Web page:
When he emerged, he couldn't see out of that eye. He had a great sense of humor - always self-effacing. And since his name was Irl, pronounced "Earl" - he had a vanity license plate made that read simply "1-I."
It was funny.
And not so funny.
I always thought it was great my dad felt independent and empowered and able to drive a car with just one eye.
I also always thought it was downright dangerous.
I would sometimes close my left eye while driving to put myself in my father's shoes, or seat. The experiment in empathy never lasted long; I just couldn't bear to keep my driver's-side in the dark and still feel as if I were driving safely.
Of course my father had no choice. And I worried everyday about his driving.
I always wondered how the state - it was California - let him do this. But in a place where the car is king, what's a blind spot or two?
The only yield to his vision was that my dad eventually stopped driving at night. But he kept on driving till the last several months of his life.
I thought about my father's one-eyed driving today, on the eve of a huge change in the way drivers in New York State renew their licenses. Beginning tomorrow, you can "self certify" that you meet the "vision requirement" when you renew online. New licenses and commercial licenses still require eye tests; but if you're renewing, all you have to do when responding to the question, "Oh, say, can you see?" is answer, "Yes I can see."
And just like that, a new driver's license is mailed to you.
I mean it's weird enough that the driver's license I keep getting renewed and mailed back to me has my picture that's more than 16 years old. (I sometimes think whoever is looking at it gives me a "yeah, right? that's you with all that brown hair" look.)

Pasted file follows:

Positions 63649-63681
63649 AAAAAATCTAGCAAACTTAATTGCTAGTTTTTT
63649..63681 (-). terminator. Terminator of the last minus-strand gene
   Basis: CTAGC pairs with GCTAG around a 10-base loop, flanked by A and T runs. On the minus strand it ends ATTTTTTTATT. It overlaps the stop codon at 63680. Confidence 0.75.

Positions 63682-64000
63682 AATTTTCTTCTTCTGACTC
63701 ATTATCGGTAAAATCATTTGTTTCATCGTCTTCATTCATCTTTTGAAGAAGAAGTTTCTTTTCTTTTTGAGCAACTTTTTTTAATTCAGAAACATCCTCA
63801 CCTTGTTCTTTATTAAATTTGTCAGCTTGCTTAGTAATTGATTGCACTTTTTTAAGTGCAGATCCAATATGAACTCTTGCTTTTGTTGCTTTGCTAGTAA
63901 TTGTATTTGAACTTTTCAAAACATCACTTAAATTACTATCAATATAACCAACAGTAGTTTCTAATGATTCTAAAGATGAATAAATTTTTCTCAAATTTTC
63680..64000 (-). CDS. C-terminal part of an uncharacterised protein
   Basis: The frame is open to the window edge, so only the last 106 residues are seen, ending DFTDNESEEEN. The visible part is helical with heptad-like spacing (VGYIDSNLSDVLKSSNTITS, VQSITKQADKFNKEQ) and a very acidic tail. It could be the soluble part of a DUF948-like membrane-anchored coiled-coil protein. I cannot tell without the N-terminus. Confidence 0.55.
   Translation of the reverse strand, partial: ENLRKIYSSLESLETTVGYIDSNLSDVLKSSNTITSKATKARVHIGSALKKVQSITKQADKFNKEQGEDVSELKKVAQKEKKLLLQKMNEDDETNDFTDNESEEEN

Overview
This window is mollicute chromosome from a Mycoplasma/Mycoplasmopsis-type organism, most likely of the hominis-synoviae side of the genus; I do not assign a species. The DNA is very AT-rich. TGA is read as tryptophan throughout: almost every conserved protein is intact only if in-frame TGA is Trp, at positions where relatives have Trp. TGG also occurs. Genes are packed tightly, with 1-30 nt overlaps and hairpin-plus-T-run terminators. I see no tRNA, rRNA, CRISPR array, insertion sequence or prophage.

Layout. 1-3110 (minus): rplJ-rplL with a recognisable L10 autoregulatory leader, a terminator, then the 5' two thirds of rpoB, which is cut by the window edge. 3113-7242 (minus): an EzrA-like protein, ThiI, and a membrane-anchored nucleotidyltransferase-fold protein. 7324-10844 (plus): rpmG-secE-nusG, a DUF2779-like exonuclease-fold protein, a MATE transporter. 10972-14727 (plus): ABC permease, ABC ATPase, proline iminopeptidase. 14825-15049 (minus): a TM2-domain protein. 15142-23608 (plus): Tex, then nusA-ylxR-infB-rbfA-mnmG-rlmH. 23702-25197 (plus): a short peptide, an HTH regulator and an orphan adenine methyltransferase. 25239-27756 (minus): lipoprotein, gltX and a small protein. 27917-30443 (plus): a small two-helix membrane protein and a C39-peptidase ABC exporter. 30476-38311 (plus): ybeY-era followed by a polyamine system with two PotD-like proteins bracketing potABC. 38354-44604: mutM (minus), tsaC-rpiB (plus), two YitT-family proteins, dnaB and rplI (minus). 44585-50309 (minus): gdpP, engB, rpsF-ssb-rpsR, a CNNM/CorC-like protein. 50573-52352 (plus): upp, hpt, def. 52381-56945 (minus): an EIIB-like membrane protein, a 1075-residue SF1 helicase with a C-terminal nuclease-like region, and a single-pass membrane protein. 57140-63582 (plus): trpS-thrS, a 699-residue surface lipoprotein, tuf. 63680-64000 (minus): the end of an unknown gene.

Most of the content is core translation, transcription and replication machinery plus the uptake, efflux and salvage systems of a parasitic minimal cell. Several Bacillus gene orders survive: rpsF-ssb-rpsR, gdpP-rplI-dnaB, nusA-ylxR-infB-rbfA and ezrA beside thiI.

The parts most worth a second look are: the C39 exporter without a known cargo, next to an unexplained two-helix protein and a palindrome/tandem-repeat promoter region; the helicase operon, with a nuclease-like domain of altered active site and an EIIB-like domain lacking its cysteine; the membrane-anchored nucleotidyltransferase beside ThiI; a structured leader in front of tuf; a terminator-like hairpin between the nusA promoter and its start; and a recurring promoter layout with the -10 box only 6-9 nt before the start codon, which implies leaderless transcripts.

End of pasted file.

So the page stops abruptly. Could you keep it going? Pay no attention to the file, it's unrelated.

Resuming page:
But doesn't it risk public safety by only requiring self certification rather than a real vision test?
There are many who think it does.
And tonight at 11 we take a closer look at this controversial measure to save money and streamline the DMV.
One other note: there are six other states that do not require vision tests for renewing drivers' licenses, including Pennsylvania and Connecticut. And New York once had this law before - from 1993 to 2000.
Also at 11, we're taking a closer look at the fascinating opening statements in the trial of Dr. Conrad Murray, the physician for Michael Jackson who is accused of manslaughter in the entertainer's death. The trial in Los Angeles hasn't drawn O.J.-type audiences, but there are many who are following it.
And with so many people cutting back on spending, tonight we look at one household expense that perhaps shouldn't fall under the spending ax: Prescription drugs. Consumer reports has a poll that shows more than a quarter of those taking medications have taken potentially dangerous steps to cut their drug costs.
We'll also have any breaking news of the night, plus Meteorologist Lee Goldberg with his AccuWeather forecast and Rob Powers with the night's sports. I hope you can join Sade Baderinwa and me, tonight at 11.